Whole Grain for White Flour

Because white is not right.


What is white flour versus whole grain and how did it come to be? Basically, when a grain is processed, the outer layer of bran is removed, taking away the starch, fibre, vitamins, minerals and traces of protein. By removing this outer layer, the grain can basically last forever. Forever shelf life, woohoo! No, wait…

With white flour, the body quickly converts it to glucose. We NEED glucose—it’s the fuel for our brain, kidneys and red blood cells. But when we get a quick hit of it, we’re left feeling hungry again in a short amount of time, not to mention all the benefits of fibre, vitamins and minerals that our bodies need. Basically, you’re giving your body nothing useful when you eat white flour.

The better option is obviously whole-grain. When you buy bread at the grocery store, look for the highest whole-grain content possible (it’s actually pretty hard to find more than 35% wholegrain—the brands trickily add in “wheat flour,” which is just them trying to disguise white flour with a healthy name.) 

For this easy swap, let’s start simple with adding whole wheat flour into your baking, subbing it in for plain white flour. Whole wheat can be a challenge to bake with as a direct swap for plain—your baking will turn out dry. So, the ideal is to do 50/50 with plain flour and add more moisture. Sometimes it takes a bit of trial and error, but in general, for every 1 cup of whole wheat flour I have in a recipe, I add an extra half cup of moisture, usually in the form of applesauce or using honey instead of sugar.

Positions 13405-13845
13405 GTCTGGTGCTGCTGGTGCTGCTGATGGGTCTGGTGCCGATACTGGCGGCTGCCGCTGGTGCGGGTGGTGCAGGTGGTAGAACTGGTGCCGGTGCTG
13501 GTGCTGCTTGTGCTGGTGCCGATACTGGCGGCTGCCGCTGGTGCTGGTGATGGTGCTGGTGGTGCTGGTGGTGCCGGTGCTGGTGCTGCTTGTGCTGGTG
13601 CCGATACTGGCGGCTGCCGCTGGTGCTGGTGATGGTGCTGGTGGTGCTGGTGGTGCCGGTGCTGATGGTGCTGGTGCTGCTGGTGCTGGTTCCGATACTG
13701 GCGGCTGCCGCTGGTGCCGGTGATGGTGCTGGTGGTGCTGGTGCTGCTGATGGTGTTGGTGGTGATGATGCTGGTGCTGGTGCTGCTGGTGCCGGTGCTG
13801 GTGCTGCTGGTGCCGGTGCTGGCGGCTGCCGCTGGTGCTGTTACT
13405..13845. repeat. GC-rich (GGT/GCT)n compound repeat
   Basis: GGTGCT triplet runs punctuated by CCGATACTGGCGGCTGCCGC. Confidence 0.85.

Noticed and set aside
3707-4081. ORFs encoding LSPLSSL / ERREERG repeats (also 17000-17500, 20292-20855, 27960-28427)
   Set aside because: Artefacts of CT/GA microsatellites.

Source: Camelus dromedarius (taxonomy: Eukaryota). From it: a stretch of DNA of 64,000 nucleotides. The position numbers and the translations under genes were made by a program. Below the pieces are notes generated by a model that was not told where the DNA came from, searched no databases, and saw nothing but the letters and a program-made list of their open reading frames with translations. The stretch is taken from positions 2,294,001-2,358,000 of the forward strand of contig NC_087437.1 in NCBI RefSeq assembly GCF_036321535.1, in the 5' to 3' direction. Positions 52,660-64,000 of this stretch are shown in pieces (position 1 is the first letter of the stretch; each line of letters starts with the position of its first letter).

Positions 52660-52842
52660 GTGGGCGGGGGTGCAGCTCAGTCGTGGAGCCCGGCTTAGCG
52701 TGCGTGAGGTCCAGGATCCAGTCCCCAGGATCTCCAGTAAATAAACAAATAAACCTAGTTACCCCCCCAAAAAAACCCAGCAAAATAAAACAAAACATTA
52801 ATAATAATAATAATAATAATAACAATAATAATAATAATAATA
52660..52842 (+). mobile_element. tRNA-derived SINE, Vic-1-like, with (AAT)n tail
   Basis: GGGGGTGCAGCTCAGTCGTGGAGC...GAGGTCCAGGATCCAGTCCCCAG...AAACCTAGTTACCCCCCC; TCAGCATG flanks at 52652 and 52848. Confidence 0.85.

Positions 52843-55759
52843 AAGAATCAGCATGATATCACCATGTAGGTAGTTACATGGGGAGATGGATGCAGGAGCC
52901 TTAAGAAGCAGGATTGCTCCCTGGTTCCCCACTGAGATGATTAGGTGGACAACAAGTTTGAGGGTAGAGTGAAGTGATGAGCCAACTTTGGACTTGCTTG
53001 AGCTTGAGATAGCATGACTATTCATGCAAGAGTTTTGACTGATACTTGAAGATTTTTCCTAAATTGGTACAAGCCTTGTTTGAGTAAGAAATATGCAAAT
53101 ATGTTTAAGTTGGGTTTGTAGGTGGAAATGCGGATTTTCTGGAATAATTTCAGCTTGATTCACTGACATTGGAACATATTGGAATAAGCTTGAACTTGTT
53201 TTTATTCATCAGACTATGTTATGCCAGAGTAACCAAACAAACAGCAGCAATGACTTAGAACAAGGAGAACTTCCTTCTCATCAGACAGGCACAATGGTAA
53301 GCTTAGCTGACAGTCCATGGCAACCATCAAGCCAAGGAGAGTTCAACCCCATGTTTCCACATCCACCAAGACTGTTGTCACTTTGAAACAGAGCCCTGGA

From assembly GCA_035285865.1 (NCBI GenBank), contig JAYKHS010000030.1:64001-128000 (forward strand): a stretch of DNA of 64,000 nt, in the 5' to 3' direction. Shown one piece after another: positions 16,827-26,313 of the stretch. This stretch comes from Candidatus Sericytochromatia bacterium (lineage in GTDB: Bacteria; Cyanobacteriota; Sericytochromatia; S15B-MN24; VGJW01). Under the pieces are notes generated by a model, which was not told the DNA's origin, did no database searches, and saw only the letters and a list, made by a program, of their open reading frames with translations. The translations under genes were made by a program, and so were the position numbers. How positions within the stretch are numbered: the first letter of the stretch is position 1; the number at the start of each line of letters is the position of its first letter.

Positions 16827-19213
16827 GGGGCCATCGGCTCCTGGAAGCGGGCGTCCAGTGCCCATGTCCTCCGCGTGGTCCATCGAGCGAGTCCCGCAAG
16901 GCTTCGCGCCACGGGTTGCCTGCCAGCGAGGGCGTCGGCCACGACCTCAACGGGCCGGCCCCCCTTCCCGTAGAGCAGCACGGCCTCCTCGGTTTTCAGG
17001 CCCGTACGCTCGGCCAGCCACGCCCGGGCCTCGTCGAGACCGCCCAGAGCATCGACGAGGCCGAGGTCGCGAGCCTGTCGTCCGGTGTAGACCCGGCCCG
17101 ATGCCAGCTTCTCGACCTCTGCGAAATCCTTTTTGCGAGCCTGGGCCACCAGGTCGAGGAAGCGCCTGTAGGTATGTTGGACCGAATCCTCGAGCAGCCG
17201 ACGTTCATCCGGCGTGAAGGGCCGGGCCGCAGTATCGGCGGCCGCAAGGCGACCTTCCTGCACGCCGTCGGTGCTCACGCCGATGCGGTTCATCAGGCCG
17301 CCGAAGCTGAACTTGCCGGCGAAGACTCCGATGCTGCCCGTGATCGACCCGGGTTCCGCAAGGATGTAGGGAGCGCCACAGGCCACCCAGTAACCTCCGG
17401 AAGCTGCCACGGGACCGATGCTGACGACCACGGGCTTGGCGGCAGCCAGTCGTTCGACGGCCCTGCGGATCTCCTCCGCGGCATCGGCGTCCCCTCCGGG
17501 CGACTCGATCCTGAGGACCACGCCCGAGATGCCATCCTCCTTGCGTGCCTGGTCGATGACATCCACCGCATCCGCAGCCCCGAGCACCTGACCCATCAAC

Does anyone else have a raisin cake recipe from Nana that you make on the stove top in a pot? This is a version of that and my family loves it. And it couldn’t be easier to make. 

Easy Raisin Cake

2 cups of hot or boiling water
1 cup raisins
115 grams of butter
1/2 c. coconut sugar
3/4 c. homemade applesauce
1 3/4 c. flour - half plain, half whole wheat
1 tsp baking soda
1/2 tsp sea salt
1 tsp cinnamon
1/2 tsp nutmeg
1 c. walnuts (optional)

Put water and raisins in a large pot on the stove and put on med-high heat for 10 minutes.
At 10 minutes, turn off the heat and add the butter. 
Meanwhile, whisk together the flours, soda, salt, powder.
Preheat the oven to 175 C, fan bake. Prepare a 20 cm x 20 cm baking pan—either use a non-stick or line with baking paper.
Add the sugar into the pot, stir to dissolve, then add in applesauce and stir.
Add the flour mixture and stir until just well blended—over-stirring makes a cake dense.
Pour into prepared pan and bake for 35 minutes. 
Allow to cool in the pan for 10 minutes before moving to a wire rack for complete cooling. 


Photo by Olga Kudriavtseva

Making Healthy Swaps: One Week at a Time

One of the main messages I’ve pulled from watching Frozen II 342 times (which is nothing compared to the 933 times I’ve watched the first Frozen) is that if something seems overwhelming, take it one step at a time—“The Next Right Thing,” if you will.
When I began studying nutrition, I felt completely overwhelmed at the idea of making healthy changes all at once. But when I started to channel Anna, Grand Pabbi and Lieutenant Mattias and do one step at a time, it made it easier to adopt a new habit. On that note, we’re going to make one swap per week. Some of them are easy, some take a bit more time to master and some you may already be doing.